Continuing on the White Trail, look for a standing dead tree - called a snag - on your right.
The Continuing "Web of Life"
Nearly a century ago a seed, using minerals from the surrounding soil, sprouted and grew at the spot where you now see this standing dead tree - called a snag. During its life it sheltered and fed generations of birds and animals, and each fall its leaves added nutrients and organic matter to the forest floor. Soon after the tree died, new kinds of life began to feed on and break down the woody cells. Woodborers, ants, bacteria and fungi are a few of the decomposers at work.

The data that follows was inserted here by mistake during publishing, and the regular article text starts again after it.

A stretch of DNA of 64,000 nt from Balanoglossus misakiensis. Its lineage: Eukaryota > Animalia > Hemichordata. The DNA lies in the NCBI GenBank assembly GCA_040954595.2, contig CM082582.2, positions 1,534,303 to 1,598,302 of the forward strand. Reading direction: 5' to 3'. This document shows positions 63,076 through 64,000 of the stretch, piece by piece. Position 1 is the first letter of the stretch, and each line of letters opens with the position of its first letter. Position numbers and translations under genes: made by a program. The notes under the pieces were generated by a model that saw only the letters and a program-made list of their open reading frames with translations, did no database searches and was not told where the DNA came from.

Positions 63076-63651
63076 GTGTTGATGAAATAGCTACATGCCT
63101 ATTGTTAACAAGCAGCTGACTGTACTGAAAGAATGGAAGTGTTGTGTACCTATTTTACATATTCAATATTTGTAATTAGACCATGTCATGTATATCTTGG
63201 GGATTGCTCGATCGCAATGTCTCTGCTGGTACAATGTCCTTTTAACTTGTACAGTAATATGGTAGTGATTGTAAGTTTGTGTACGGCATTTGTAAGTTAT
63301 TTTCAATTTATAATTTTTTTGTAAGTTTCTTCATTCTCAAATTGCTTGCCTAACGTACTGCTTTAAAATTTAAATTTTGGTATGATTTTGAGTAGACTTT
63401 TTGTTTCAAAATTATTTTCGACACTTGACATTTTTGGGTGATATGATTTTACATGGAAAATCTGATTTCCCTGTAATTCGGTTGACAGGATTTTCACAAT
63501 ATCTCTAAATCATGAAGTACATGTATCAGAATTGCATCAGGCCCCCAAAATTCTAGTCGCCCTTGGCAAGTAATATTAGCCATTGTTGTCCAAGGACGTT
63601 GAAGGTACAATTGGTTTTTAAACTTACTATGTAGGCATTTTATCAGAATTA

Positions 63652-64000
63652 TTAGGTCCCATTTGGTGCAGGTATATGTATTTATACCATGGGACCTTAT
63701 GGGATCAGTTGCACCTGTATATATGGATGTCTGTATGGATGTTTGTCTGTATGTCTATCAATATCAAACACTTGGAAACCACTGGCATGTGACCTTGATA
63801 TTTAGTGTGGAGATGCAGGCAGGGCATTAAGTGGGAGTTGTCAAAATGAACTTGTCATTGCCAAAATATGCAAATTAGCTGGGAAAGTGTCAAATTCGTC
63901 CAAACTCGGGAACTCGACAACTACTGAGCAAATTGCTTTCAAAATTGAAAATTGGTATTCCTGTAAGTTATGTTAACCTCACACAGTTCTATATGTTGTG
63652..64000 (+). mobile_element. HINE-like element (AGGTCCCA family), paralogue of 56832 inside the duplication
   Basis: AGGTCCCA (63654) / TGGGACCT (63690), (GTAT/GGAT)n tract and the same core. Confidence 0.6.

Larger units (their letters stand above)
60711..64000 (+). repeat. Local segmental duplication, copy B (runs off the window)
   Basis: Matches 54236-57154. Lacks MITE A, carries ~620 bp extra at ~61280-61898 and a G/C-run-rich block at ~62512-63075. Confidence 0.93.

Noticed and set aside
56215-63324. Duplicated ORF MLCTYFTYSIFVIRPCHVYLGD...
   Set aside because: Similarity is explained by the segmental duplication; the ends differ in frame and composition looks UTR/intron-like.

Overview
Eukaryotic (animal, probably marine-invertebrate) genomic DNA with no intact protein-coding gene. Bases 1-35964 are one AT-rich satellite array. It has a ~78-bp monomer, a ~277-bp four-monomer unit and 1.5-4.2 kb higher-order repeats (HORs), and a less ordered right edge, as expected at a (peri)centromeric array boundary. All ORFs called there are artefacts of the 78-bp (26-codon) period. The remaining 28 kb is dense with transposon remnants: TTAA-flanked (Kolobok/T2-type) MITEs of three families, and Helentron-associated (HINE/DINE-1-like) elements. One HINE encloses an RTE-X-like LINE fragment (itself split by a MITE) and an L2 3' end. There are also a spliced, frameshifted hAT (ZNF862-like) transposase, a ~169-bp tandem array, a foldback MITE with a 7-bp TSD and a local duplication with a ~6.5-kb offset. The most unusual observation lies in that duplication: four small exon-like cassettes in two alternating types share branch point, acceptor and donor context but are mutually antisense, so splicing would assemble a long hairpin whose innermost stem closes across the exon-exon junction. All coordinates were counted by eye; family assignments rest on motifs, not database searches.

Trees such as this play an important role in the life of the forest. Many birds and small animals will visit this tree for a meal of insects. Woodpeckers may drill a nest cavity which at a later time may be used by a flying squirrel for its den. Eventually the decayed tree will fall and once again become forest soil. Perhaps an acorn or a beechnut will sprout here and the same minerals and nutrients will be reused in this age old cycle.